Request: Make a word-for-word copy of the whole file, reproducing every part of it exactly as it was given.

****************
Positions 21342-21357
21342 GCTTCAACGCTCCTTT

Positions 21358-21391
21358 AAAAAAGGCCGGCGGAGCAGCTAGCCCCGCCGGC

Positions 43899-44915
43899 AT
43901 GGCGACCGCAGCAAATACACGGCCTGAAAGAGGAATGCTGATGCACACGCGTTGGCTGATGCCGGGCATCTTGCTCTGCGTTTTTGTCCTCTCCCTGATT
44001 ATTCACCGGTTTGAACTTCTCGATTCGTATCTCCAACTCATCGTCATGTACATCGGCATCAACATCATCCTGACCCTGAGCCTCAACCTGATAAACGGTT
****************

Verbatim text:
Positions 21342-21357
21342 GCTTCAACGCTCCTTT

Positions 21358-21391
21358 AAAAAAGGCCGGCGGAGCAGCTAGCCCCGCCGGC

Positions 43899-44915
43899 AT
43901 GGCGACCGCAGCAAATACACGGCCTGAAAGAGGAATGCTGATGCACACGCGTTGGCTGATGCCGGGCATCTTGCTCTGCGTTTTTGTCCTCTCCCTGATT
44001 ATTCACCGGTTTGAACTTCTCGATTCGTATCTCCAACTCATCGTCATGTACATCGGCATCAACATCATCCTGACCCTGAGCCTCAACCTGATAAACGGTT